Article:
Teen Crash Risk Highest During First 3 Months After Getting Driverís License
Teenage drivers are 8 times more likely to be involved in a collision or near miss during the first 3 months after getting a driver’s license, compared to the previous 3 months on a learner’s permit, suggests a study led by NICHD. Teens are also 4 times more likely to engage in risky behaviors such as rapid acceleration, sudden braking and hard turns during this period. In contrast, teens on a learner’s permit drove more safely, with their crash/near crash and risky driving rates similar to those of adults. The study appears in the Journal of Adolescent Health.
“Given the abrupt increase in driving risks when teenagers start to drive independently, our findings suggest that they may benefit from a more gradual decrease in adult supervision during the first few months of driving alone,” said NICHD senior investigator Dr. Bruce Simons-Morton, one of the authors of the study.
The study is one of the first to follow the same individuals over time, from the beginning of the learner period through the first year of independent driving, while continuously collecting information using software and cameras installed in the participants’ vehicles.
The study also evaluated parents’ driving in the same vehicles, over the same time, on similar roads and under similar driving conditions as their children. Near-crash events were those requiring a last-moment maneuver to avoid a crash, while crashes were physical contact between the driver’s vehicle and another object.
The study enrolled 90 teenagers and 131 parents in Virginia and the data collection system was developed by the Virginia Tech Transportation Institute, Blacksburg.
New Evidence That Viruses May Play a Role in Alzheimer’s
Analysis of large data sets from post-mortem brain samples of people with and without Alzheimer’s disease has revealed new evidence that viral species, particularly herpesviruses, may have a role in Alzheimer’s disease biology.
Researchers funded by NIA made the discovery by harnessing data from brain banks and cohort studies participating in the Accelerating Medicines Partnership-Alzheimer’s Disease consortium. Reporting in the June 21 issue of Neuron, the authors emphasize that their findings do not prove that the viruses cause the onset or progression of Alzheimer’s. Rather, the findings show viral DNA sequences and activation of biological networks—the interrelated systems of DNA, RNA, proteins and metabolites—may interact with molecular, genetic and clinical aspects of Alzheimer’s.
“The hypothesis that viruses play a part in brain disease is not new, but this is the first study to provide strong evidence based on unbiased approaches and large data sets that lends support to this line of inquiry,” said NIA director Dr. Richard Hodes. “This research reinforces the complexity of Alzheimer’s disease, creates opportunities to explore Alzheimer’s more thoroughly and highlights the importance of sharing data freely and widely with the research community.”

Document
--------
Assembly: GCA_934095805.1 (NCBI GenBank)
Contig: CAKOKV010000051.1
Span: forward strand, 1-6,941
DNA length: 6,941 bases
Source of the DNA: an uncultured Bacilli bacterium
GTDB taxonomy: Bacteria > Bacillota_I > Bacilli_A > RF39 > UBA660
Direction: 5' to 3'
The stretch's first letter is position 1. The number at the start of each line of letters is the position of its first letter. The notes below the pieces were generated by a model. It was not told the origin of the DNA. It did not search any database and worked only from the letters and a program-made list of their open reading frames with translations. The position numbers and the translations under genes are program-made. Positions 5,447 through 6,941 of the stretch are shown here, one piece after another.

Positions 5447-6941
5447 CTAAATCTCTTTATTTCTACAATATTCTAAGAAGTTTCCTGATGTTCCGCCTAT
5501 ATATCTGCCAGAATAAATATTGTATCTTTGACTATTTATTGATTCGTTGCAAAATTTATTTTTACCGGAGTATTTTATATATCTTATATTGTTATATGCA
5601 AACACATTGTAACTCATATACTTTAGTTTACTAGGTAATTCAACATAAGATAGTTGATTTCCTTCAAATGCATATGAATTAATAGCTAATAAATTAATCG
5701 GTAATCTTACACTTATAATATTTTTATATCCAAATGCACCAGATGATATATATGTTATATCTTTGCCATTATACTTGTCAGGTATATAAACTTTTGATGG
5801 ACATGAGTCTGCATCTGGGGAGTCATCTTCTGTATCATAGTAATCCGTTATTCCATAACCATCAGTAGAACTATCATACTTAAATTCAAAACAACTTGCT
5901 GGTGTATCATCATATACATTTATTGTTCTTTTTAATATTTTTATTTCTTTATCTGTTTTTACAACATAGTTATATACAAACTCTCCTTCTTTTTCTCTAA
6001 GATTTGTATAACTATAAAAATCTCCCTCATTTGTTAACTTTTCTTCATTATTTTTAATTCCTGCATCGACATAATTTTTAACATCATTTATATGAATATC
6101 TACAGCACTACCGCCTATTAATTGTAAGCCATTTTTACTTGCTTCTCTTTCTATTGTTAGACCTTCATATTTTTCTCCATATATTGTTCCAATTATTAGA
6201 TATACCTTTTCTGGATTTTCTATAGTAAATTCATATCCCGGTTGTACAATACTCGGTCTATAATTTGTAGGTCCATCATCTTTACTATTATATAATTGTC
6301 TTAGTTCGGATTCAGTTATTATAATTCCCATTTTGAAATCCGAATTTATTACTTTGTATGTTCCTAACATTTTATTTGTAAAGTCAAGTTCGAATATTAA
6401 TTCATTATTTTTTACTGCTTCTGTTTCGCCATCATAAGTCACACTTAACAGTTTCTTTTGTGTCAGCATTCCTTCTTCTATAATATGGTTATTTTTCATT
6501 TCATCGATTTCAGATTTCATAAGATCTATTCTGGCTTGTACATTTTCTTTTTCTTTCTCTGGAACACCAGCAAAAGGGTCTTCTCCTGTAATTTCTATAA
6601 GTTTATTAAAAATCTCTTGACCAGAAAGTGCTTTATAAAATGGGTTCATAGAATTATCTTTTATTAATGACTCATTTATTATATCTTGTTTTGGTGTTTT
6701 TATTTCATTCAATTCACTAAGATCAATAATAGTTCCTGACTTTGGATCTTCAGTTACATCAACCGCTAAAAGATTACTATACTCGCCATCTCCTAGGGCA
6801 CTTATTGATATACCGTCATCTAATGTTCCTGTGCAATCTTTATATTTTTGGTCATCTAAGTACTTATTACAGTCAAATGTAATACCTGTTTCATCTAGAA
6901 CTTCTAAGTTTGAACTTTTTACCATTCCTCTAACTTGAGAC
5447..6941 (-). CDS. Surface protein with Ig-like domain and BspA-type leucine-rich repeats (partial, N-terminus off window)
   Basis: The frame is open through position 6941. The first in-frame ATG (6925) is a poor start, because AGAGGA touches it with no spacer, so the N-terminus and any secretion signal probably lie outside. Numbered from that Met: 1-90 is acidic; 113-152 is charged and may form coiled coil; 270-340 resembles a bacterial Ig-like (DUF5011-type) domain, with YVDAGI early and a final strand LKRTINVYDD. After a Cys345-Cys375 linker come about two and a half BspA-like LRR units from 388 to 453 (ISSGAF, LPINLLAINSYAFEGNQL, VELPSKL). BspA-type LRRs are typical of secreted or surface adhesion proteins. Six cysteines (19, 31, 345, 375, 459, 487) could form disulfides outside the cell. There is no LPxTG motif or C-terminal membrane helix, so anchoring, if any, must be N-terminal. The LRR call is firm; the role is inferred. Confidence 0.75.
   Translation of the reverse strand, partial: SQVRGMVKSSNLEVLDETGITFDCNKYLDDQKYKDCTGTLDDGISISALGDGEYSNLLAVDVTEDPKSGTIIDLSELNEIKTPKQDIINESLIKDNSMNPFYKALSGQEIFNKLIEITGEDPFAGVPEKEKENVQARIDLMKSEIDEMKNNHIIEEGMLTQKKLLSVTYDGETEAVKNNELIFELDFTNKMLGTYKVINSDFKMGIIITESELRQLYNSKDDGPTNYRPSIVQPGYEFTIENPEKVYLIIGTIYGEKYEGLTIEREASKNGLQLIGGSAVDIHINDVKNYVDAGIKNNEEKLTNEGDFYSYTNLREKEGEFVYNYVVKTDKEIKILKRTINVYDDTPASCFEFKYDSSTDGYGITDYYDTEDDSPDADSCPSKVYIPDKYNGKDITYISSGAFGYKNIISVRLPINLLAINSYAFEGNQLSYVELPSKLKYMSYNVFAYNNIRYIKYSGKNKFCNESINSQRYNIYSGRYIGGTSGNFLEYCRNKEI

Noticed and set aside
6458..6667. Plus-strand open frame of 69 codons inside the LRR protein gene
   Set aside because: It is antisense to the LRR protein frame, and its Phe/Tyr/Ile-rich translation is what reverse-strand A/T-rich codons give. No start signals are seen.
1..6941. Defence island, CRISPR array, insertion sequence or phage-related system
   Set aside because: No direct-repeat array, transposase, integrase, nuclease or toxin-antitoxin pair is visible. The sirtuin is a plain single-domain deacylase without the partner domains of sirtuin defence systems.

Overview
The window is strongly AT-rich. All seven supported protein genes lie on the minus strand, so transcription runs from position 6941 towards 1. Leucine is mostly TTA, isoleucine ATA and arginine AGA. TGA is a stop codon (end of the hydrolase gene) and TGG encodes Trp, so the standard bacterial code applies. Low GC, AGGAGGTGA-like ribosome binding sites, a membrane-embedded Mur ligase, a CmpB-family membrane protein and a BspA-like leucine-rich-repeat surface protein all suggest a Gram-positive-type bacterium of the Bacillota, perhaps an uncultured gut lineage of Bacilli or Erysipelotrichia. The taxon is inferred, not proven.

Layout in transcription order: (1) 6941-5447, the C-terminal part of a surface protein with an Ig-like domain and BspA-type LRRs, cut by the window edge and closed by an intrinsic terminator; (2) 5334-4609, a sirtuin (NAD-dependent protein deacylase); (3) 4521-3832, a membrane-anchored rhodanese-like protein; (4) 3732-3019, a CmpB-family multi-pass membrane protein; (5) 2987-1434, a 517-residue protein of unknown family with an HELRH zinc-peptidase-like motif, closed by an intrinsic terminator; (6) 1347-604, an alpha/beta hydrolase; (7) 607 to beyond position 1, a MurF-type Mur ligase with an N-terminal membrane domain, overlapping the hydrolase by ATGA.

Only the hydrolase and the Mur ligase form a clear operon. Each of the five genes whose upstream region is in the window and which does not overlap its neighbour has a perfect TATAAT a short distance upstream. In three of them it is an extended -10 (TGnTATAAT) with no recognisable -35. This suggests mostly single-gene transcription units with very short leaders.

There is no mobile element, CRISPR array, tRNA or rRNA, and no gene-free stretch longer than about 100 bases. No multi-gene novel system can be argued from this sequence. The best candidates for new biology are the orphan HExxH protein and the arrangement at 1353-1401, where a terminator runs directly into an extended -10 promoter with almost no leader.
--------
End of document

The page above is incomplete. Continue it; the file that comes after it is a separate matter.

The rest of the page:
Novel Drug Therapy Partially Restores Hearing in Mice
A small-molecule drug is one of the first to preserve hearing in a mouse model of an inherited form of progressive human deafness, report investigators at the University of Iowa, Iowa City, and NIDCD. The study, which appears online in Cell, sheds light on the molecular mechanism that underlies a form of deafness (DFNA27) and suggests a new treatment strategy.
“We were able to partially restore hearing, especially at lower frequencies, and save some sensory hair cells,” said Dr. Thomas B. Friedman, chief of NIDCD’s Laboratory of Human Molecular Genetics and a coauthor of the study. “If additional studies show that small-molecule-based drugs are effective in treating DFNA27 deafness in people, it’s possible that using similar approaches might work for other inherited forms of progressive hearing loss.”
The seed for the advance was planted a decade ago, when NIDCD researchers led by Friedman and Dr. Robert J. Morell, another coauthor of the current study, analyzed the genomes of members of an extended family, dubbed LMG2. Deafness is genetically dominant in the LMG2 family, meaning that a child needs to inherit only one copy of the defective gene from a parent to have progressive hearing loss.
The investigators localized the deafness-causing mutation to a region on chromosome 4 called DFNA27, which includes a dozen or so genes. The precise location of the mutation eluded the NIDCD team, however.
A crucial clue to explain the DFNA27 form of progressive deafness arose from later studies of the mouse RE1 silencing transcription factor, or Rest, gene conducted by researchers at the University of Iowa. Dr. Botond Banfi and Dr. Yoko Nakano, lead authors of the current study, discovered that mouse Rest is regulated through an unusual mechanism in the sensory cells of the inner ear and this regulation is critical for hearing in mice. Because the human counterpart of the mouse Rest gene is located in the DFNA27 region, the Iowa and NIDCD researchers teamed up to reexamine the mystery of DFNA27 progressive deafness.